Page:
Rebecca's Dilemma

by

Caution: This contains strong sexual content, including Ma/Fa, Cheating, .

Desc: : Did she cheat? Why does the whole community care and take sides in the argument?



Three young women looking for a fun night, walked into the only drinking establishment, within a half hour's drive, where they could buy a beer. One faction of residents of the small farming community had repeatedly defeated the other faction's attempts to turn the county from 'dry' to 'wet'.

Adjacent to the dry county was another county that also did not allow the sale of alcoholic beverages. However, just to the south of those two dry counties, The Little Brown Jug sat at the rear of a long wide parking lot. It was just barely over the line of those two adjoining counties. The residents of that county, few in number, were not quite so protective of their neighbor's morals. Thus, they allowed the sale and consummation of beer, on the premises.

A few steps inside the door of the bar, the blonde with long hair stopped and muttered, "Oh sheee-it," her southern accent drawing out the last word so it wouldn't sound quite so nasty. She tried to turn around as if she wanted to leave, but her companions pushed her forward so they could get inside the dimly lit bar with its large dancehall at the rear.

"Dahmn," the brunette added to her friend's comment. Her word also echoed a sweet southern drawl.

"What? What?" The question came from the third female. She lacked the heavy southern drawl, making each word sound short and clipped off at the end.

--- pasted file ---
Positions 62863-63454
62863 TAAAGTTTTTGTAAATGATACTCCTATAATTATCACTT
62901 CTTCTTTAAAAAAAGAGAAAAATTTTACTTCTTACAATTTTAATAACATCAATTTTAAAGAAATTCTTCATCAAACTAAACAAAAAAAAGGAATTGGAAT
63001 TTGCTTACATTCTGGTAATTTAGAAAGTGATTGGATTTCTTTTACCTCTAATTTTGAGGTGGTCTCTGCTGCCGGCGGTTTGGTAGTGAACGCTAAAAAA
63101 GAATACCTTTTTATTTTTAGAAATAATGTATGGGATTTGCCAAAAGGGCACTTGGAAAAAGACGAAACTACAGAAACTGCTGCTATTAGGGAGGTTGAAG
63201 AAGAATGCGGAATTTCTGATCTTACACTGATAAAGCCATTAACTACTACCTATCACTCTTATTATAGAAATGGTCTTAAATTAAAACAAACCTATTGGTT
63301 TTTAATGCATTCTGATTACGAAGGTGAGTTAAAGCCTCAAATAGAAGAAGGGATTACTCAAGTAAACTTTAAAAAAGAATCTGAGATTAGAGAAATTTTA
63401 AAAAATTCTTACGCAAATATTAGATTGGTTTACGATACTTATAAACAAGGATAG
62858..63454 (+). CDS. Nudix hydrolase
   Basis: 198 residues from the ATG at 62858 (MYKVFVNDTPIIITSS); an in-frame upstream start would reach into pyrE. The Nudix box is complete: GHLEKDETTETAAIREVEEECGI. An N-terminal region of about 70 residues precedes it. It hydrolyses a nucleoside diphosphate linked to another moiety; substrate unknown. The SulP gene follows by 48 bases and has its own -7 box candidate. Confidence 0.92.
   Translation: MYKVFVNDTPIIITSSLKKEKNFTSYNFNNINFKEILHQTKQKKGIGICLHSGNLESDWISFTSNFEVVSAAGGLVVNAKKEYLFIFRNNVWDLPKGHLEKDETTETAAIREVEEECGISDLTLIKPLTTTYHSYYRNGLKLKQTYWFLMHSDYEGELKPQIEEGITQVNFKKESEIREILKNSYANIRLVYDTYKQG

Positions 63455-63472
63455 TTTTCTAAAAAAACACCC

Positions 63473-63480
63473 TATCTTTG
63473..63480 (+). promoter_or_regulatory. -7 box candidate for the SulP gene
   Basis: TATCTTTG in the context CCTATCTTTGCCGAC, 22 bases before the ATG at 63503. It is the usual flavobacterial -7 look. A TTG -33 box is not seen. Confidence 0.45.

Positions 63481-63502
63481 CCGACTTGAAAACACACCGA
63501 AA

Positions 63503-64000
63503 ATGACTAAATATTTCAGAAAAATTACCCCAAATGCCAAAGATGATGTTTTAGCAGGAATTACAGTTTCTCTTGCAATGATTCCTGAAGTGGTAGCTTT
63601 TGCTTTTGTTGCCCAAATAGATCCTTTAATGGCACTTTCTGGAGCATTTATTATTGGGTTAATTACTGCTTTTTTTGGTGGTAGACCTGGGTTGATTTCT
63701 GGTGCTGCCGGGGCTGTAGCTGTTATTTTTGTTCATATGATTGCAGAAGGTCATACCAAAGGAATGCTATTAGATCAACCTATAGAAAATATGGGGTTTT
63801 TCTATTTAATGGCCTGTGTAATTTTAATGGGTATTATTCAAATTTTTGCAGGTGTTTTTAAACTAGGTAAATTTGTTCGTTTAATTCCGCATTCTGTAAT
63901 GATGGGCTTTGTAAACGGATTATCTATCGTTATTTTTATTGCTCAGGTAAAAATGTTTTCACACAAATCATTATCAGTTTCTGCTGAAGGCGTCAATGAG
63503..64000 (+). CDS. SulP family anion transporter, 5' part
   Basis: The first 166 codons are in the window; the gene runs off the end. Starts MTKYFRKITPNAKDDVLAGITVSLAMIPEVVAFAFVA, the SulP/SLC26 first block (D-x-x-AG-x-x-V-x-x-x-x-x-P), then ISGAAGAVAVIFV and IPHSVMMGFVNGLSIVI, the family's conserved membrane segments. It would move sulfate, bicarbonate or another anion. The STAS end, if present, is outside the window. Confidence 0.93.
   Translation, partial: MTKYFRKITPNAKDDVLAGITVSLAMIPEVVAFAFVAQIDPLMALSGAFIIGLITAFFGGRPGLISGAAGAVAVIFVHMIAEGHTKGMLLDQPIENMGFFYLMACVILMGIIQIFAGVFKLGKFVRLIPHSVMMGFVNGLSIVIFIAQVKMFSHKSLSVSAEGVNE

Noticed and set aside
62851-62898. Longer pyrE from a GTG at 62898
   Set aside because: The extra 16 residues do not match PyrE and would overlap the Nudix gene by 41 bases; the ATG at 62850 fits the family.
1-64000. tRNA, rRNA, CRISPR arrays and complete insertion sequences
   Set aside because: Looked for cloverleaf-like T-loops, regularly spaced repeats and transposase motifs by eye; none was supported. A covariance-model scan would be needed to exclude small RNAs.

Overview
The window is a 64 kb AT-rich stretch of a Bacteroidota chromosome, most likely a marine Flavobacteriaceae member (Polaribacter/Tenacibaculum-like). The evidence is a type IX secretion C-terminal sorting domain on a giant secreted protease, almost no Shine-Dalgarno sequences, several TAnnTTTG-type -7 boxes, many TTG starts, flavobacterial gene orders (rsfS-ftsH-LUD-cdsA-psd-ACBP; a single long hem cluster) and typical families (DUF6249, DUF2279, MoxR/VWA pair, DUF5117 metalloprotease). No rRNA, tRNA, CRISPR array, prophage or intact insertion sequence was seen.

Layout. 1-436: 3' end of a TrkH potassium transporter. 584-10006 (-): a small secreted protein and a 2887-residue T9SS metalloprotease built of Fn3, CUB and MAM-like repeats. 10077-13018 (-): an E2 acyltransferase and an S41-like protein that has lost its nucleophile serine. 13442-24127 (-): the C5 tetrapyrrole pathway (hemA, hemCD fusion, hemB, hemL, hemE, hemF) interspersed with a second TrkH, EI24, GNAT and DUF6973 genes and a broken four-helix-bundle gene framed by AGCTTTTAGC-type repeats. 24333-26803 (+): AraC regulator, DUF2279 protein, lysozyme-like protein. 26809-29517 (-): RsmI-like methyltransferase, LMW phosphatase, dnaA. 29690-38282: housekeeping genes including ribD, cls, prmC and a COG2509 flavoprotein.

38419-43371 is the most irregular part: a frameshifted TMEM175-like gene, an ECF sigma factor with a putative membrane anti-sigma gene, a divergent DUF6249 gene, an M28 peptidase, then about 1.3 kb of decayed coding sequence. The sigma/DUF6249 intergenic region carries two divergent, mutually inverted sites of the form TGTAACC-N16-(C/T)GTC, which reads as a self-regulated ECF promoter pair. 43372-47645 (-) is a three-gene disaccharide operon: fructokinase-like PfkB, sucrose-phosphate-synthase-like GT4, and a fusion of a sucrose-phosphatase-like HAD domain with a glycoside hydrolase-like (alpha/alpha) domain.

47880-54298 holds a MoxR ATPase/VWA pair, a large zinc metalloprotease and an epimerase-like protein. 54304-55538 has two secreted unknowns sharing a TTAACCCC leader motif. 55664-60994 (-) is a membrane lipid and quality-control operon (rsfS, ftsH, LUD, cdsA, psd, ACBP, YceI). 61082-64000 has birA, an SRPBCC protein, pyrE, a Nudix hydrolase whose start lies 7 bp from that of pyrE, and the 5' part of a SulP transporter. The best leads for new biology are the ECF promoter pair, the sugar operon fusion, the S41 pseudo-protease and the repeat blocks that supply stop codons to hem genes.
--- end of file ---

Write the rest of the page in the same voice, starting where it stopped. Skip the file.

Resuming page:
"Nevah min'," the blonde lowered her voice. "Let's go git a booth."

Four bar stools along the nearest short side of the rectangular bar were empty. Few men cared to sit with their back to the door. A few men, who appeared to be farmers or local workers, none of them dressed in anything better than jeans and work shirts, occupied several of the stools along the long side of the bar. Most wore some type of work boots, none showing a recent shine. Those who had removed their gimme caps sported white foreheads, as was often seen indoors on men who worked primarily outside all day long. They were relaxed, bending slightly forward with their forearms resting on the edge of the bar.

Farthest from the door, along the other short side of the bar, were four more barstools. Only one seat was occupied. A young man, dressed a little better than the other patrons, sat nursing his second beer of the evening. The young man had turned on the seat of his stool to lean against the nearby wall, rather than face the well of the bar, where the bartender was quietly motioning to each man along the long side asking if they were ready for another beer. This young man appeared relaxed, placing one leg across the seat of the next barstool, his well polished boot hung off the other side of the seat. The toe of his boot was slowly moving as if he was tapping his foot in time with the soulful song playing on the jukebox.

The young women chose one of several empty booths and settled on the hard wooden seats, waiting for the barmaid to take their order. They looked around for a moment, gauging their prospects for a little fun and checking out any men who might interest them or who might like to dance or show a girl a good time.